Many believers are depressed because the facts of salvation history do not at all (or no longer) impress them as they ought, and lack the strong influence on their lives that they should exert. The example of the saints demonstrates to them how things should actually be: where there is genuine, lively faith, there the doctrine of the faith and the ‘tremendous deeds of God’ are the content of life. All else steps aside for it and is determined by it. This is holy realism: the original receptivity of the soul reborn in the Holy Spirit (The Science of the Cross, p.10). What is the greatest of the tremendous deeds of God if not the Death of the Son of God on the Cross? St. Paul realised this truth and so he wrote: but far be it from me to glory except in the cross of our Lord Jesus Christ, by which the world has been crucified to me and I to the world (Gal. 6:14).

This explains why one the Church’s earliest feasts is the Feast of the Exaltation of the Holy Cross, celebrated on September 14th, as early as the year 335. It is a Feast that celebrates this holy realism on God’s part. He really did suffer death to redeem us so that we might share His life. Our holy realism is our receptivity, our acceptance of God’s deeds and words at face value. St. Teresa Benedicta of the Cross observed: Such realism, when it leads a holy soul to accept the cross becomes the science of the saints. If the mystery of the cross becomes its inner form, it turns into a science of the cross (The Science of the Cross, p. 11). This word science is to be understood as knowledge; what corresponds to reality. The Mystery of the Cross, the word of the cross, these are the realities upon which we establish the reality of our lives; and this is the saving knowledge that in time deepens and grows becoming a holy wisdom that we in turn hand on to others, most especially our children by teaching them the spirit of sacrifice.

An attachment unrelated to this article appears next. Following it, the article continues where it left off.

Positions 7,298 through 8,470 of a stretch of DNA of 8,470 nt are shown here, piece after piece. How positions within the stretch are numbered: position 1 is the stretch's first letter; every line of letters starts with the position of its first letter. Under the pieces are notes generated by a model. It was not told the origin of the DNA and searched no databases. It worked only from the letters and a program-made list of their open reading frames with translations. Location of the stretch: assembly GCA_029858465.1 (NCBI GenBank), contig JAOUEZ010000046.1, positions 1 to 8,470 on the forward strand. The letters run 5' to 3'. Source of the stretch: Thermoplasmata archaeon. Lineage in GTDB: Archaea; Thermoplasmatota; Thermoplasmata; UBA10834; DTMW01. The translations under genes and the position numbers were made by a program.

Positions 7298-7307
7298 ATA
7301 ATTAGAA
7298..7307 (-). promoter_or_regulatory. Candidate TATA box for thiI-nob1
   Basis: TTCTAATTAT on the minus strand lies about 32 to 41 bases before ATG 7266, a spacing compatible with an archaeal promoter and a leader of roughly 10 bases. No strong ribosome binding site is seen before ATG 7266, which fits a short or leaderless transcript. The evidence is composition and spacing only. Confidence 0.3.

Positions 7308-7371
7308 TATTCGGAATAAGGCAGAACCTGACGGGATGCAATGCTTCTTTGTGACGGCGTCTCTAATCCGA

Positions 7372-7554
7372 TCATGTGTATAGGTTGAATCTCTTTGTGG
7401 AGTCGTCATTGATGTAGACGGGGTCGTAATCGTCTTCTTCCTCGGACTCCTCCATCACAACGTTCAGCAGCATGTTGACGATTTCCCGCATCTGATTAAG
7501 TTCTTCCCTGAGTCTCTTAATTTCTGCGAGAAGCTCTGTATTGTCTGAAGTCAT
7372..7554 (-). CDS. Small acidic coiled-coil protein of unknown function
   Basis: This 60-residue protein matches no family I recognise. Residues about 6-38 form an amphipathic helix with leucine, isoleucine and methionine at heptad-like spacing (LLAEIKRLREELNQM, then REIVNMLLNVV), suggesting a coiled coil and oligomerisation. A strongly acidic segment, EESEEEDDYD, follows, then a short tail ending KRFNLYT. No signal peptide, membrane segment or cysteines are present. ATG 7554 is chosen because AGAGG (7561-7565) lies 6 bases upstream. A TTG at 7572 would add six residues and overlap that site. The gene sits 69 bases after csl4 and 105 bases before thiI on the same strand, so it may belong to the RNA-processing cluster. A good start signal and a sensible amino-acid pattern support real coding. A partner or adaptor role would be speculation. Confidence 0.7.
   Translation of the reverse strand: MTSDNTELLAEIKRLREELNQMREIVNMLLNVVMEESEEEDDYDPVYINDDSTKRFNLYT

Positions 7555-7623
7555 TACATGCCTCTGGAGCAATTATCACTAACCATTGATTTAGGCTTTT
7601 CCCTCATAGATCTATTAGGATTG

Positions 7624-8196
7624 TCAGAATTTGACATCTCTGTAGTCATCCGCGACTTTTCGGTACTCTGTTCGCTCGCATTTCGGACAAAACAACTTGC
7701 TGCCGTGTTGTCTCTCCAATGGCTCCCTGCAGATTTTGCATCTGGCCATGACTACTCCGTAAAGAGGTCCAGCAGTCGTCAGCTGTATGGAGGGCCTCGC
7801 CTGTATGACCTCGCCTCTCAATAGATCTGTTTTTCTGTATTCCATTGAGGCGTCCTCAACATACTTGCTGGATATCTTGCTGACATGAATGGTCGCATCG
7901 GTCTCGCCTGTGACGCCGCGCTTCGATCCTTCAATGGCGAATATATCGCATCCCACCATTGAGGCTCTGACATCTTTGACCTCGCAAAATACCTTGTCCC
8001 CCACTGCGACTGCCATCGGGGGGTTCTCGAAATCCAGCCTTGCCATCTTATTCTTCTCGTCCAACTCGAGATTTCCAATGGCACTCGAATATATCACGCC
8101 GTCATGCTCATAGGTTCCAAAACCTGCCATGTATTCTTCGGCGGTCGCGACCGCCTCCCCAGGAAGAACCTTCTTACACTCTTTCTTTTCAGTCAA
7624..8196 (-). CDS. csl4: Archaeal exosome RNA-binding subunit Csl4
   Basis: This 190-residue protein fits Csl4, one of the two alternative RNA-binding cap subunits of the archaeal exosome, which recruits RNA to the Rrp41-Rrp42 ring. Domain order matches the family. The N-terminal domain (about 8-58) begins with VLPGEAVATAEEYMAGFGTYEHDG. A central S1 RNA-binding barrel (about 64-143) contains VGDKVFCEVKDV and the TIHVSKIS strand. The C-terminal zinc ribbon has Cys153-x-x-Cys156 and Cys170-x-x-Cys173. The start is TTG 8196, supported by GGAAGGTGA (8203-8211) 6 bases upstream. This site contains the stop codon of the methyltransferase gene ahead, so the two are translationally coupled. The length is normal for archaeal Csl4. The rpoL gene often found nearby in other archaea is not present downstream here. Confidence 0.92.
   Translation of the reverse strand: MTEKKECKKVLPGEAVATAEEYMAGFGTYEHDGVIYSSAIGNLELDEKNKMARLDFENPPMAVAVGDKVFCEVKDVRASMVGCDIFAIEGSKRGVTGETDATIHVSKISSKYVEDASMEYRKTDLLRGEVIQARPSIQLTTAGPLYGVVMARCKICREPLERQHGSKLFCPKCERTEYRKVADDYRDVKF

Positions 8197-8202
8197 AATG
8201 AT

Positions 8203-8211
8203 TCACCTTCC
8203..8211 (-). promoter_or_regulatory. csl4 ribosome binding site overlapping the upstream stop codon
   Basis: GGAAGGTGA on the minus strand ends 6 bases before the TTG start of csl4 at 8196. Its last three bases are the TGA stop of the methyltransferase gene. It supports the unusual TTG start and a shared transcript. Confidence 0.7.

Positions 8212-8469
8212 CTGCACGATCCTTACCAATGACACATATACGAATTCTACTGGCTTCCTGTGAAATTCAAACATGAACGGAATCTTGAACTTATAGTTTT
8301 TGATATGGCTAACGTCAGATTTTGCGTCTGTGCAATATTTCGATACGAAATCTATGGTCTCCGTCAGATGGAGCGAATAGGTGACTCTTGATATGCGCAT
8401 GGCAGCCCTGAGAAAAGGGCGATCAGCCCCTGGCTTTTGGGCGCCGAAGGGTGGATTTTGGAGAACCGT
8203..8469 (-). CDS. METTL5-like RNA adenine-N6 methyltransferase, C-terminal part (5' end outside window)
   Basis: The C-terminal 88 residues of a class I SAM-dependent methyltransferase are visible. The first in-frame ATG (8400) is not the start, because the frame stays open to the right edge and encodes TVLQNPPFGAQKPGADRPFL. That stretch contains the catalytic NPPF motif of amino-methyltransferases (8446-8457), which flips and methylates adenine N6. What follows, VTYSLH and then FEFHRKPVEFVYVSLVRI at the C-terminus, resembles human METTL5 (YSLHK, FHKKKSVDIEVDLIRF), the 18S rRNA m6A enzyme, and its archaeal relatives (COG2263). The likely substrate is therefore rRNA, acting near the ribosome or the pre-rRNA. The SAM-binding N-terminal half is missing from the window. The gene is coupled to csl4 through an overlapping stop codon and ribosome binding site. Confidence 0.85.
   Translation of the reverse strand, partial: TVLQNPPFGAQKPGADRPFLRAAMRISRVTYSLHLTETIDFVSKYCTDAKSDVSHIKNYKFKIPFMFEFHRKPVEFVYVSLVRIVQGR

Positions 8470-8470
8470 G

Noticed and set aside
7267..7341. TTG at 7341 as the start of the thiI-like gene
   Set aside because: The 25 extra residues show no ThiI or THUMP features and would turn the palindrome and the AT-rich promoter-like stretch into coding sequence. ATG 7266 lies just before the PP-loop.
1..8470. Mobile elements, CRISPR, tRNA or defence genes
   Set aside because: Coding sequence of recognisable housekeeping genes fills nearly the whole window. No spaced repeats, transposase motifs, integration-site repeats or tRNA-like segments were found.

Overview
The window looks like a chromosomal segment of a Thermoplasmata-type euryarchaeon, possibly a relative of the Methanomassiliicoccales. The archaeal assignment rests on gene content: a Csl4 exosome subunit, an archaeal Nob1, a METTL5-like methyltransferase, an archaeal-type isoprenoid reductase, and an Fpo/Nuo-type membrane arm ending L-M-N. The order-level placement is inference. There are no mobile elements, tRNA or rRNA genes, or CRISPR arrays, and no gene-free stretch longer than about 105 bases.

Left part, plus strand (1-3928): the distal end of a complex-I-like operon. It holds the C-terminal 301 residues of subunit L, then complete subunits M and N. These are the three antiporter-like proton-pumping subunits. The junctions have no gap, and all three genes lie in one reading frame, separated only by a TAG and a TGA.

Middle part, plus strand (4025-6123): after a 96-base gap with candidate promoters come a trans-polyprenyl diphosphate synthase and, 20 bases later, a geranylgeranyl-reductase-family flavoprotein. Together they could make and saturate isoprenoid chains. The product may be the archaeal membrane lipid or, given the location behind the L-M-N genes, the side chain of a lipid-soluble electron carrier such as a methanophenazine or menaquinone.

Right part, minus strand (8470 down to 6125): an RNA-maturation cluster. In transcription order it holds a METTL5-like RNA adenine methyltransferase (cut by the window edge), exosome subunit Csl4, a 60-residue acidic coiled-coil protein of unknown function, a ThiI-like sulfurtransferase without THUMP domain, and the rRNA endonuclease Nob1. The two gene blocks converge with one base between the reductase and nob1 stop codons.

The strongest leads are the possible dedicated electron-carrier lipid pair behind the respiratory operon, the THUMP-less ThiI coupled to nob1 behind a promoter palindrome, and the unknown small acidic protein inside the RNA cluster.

As an educator, St. Teresa noted: The soul of a child is soft and impressionable. Whatever influence enters there can easily form it for a lifetime. When the facts of salvation history are introduced in early childhood and in an appropriate form, this may easily lay a foundation for a saintly life (The Science of the Cross, p. 11). Another Teresa, St. Therese of Lisieux, developed her spiritual doctrine on the foundation of this text: ‘Unless you turn and become like little children, you will never enter the kingdom of heaven’ (Mt. 18:3). So we approach these mysteries, these realities and our sacred history with the heart of a child. We seek neither to subtract what is difficult nor add what may suit our modern sensibilities. Truth Himself speaks truly or there is nothing true. We accept the truths of Revelation at face value and we endeavour to make these the foundation for a saintly life.

The modern world and the so-called modern church – a work in progress for decades now – are busy not simply fashioning new and improved rules to live (and to die) by; but what is more, even revising history. Nevertheless, history is recorded; while narratives are fashioned and fabricated. Therefore, be sober, be vigilant. Do not allow yourselves to be led astray by half-truths and illusions. The Reality of the unchanging Eucharistic Sacrifice must be the foundation of our life, a saintly life. May Our Lord increase in us a lively faith enabling us to enter ever more fully into the knowledge of this saving mystery of Our Lord’s Cross. Where there is genuine, lively faith, there the doctrine of the faith and the ‘tremendous deeds of God’ are the content of life. All else steps aside for it and is determined by it. Our Lord has left us the Holy Sacrifice of the Mass as the memorial of His Passion; that we might always glory in the Cross of our Lord Jesus Christ, in whom is our salvation, life and resurrection, [and]through whom we are saved and delivered (Entrance Antiphon, Exaltation of the Holy Cross, The Roman Missal).